Tracing the Limpert family's immigration to Dover: Limpertís Fruit Farm, Part 3

Photograph of Valentine and Barbara Limpert from a public member family tree on

Part three of a four-part series on the Limpert family and their bygone fruit farm on Detroit Road in Westlake. The property is up for sale.

Claire Gebben, an author and native of the Cleveland area whose German ancestor came to Cleveland in 1857 to become an apprentice blacksmith in his uncle’s carriage works, has written several books about her German relatives in Cleveland. The first is a historical novel titled “The Last of the Blacksmiths” and the second a memoir, “How We Survive Here: Families Across Time.”

Interesting things I have learned or have had re-iterated to me from her books about German immigration to Cleveland include:

  • Chain migration, when one member or nuclear family of an extended family immigrates and creates a “beachhead” for later members of the extended family to immigrate was common;
  • Many of the German immigrants around 1850 were called “’48-ers” because they were members of the German society who had fought for the unification of the many German-speaking kingdoms into one country and for a measure of democracy, they faced persecution and possible imprisonment if they remained, therefore they came to the United States from all strata of society, not just the lowest ones;
  • The fact that the city of Cleveland in the 1850s was approximately one-third English ancestry, one-third Irish and one-third German;
  • The Germans moved away from downtown Cleveland area because of the sandy soils in search for heavy clay soils that they were used to, like those in Parma (and Dover, away from the beach ridges);
  • Naming conventions in parts of Germany were such that all the same gender members of a family would have the same first name based on the patron saint of the village they came from with different middle names and it was the middle name that they were known by in daily life. (This leads to confusion when doing genealogical research because official documents would sometimes use the first and sometimes the middle name and at times all the same gender members of the family have the same name on documents);
  • First and last German names were often Anglicized, especially during WWI and WWII to the extent that some people don’t even know that they have German ancestry.

These details have all helped in better understanding the saga of the Limpert family, whose former farm and homestead on Detroit Road are up for sale.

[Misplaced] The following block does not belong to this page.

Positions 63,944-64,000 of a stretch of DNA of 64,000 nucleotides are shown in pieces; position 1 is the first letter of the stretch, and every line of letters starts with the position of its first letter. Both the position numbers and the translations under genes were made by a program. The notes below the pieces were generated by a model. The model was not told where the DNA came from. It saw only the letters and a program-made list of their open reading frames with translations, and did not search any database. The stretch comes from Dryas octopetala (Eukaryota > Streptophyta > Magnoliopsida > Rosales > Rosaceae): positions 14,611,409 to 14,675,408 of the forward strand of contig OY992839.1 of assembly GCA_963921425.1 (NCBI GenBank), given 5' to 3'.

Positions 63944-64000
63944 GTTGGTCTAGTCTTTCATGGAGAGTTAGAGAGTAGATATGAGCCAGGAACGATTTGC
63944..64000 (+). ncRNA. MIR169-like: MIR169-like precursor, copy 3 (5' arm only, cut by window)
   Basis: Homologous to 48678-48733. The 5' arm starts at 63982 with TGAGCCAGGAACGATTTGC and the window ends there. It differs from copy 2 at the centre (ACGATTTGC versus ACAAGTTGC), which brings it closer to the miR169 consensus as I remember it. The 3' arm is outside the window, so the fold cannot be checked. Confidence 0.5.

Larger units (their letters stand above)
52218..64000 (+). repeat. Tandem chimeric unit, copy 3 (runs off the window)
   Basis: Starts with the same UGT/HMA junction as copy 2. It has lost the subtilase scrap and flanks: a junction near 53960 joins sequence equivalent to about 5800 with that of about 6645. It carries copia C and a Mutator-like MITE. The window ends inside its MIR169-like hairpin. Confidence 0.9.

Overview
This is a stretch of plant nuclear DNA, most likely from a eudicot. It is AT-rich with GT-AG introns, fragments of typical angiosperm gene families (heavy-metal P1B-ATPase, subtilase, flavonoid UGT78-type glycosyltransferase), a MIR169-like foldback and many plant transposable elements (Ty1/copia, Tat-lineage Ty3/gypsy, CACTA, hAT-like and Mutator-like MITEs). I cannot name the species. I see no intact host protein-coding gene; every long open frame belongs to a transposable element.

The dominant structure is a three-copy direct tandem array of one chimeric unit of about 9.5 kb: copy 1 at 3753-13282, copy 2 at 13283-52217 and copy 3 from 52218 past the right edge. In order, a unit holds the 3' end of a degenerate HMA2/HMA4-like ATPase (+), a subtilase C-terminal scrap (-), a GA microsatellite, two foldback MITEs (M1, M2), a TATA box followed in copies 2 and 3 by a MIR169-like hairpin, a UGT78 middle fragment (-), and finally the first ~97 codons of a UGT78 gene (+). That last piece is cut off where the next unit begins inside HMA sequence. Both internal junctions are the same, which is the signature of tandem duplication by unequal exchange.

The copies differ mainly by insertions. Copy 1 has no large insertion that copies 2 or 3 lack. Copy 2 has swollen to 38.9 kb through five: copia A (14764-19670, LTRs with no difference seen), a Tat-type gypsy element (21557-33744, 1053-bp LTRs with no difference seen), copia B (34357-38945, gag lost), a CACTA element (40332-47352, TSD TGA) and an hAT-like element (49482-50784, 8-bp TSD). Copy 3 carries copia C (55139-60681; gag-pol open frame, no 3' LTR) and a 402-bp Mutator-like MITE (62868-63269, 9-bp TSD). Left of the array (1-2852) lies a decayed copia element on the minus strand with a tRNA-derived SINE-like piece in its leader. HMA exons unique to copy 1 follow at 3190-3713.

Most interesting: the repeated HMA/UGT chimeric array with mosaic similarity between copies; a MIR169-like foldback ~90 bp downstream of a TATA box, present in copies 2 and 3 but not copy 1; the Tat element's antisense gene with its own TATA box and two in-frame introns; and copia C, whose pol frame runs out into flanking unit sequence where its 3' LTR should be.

In her blog, Gebben mentions that the Western Reserve Historical Society has in their collection a child’s goat wagon from 1870 built by her great-great-grandfather’s Cleveland wagon company, that has recently been restored. The Westlake Historical Society has a nearly identical hand-crafted wagon, in excellent condition, donated by descendants of the Ehle family, another German-American family of Dover, that was recently on display at the Lilly Weston house.

The first Limpert to appear in an online search of Cuyahoga County property deeds and tax records is Valentine Limpert (sometimes listed as “Limpart”). He was born in Prussia in 1825. He shows up as early as 1853 as a land owner in East Cleveland and married Barbara Wehner that same year. In 1861 he owns and in 1863 is selling land in Parma Township and in 1869 purchasing 11 acres in Dover Township. The 11 acres he purchased on the east side of Dover Center Road, south of today’s Rose Road, stayed in the Limpert family for 127 years until they were sold by Carl M. Limpert in 1996 to construct the Courtland Meadows subdivision and adjacent retention basin.

Valentine Limpert sold this same 11 acres to Melchior Limpert (probably his brother or half-brother) in 1874 and moved south in Dover Township to a section of Dover that eventually split off to become part of North Olmsted. It is my understanding that Valentine is the ancestor of the North Olmsted branch of the Limpert family. Melchior is the ancestor of the Westlake branch. They are both buried with their wives at St. Paul Lutheran cemetery.

Melchior had emigrated to the U.S. with his wife, Eva, 14-year-old son, Friedrich, and 5-year-old son, Johannes, in 1850 with the intended destination of Albani (sic), New York, listed on the ship’s manifest. In 1856 he shows up on the tax records of Parma Township along with Valentine. In 1859 Melchior became a U.S. citizen. In 1859 to 1863 he appears on the tax records of Dover Township, from 1864 to 1869 the tax records of Warrensville Township. He died in 1881 without a will and his son John (Johannes) is named the executor of his estate.

It is this John who inherited all of Melchior’s land and first purchased what became the Limpert Fruit Farm sometime before 1874.

William Krause

William R. Krause, AICP I am the Assistant Planning Director for the City of Westlake. I have worked for Westlake for 29 years. I served on the Bay Village Planning Commission for 5 years. I was a member of the Reuben Osborn Learning Center Steering Committee. I was a Board Member and Historian for the Westlake Historical Society and am a Trustee of the Western Reserve Architectural Historians. I have been married to Debra for 38 years and am the father of three grown children, grandfather of three and owner of two Shih Tzu's.

Read More on Local History
Volume 11, Issue 18, Posted 9:14 AM, 09.17.2019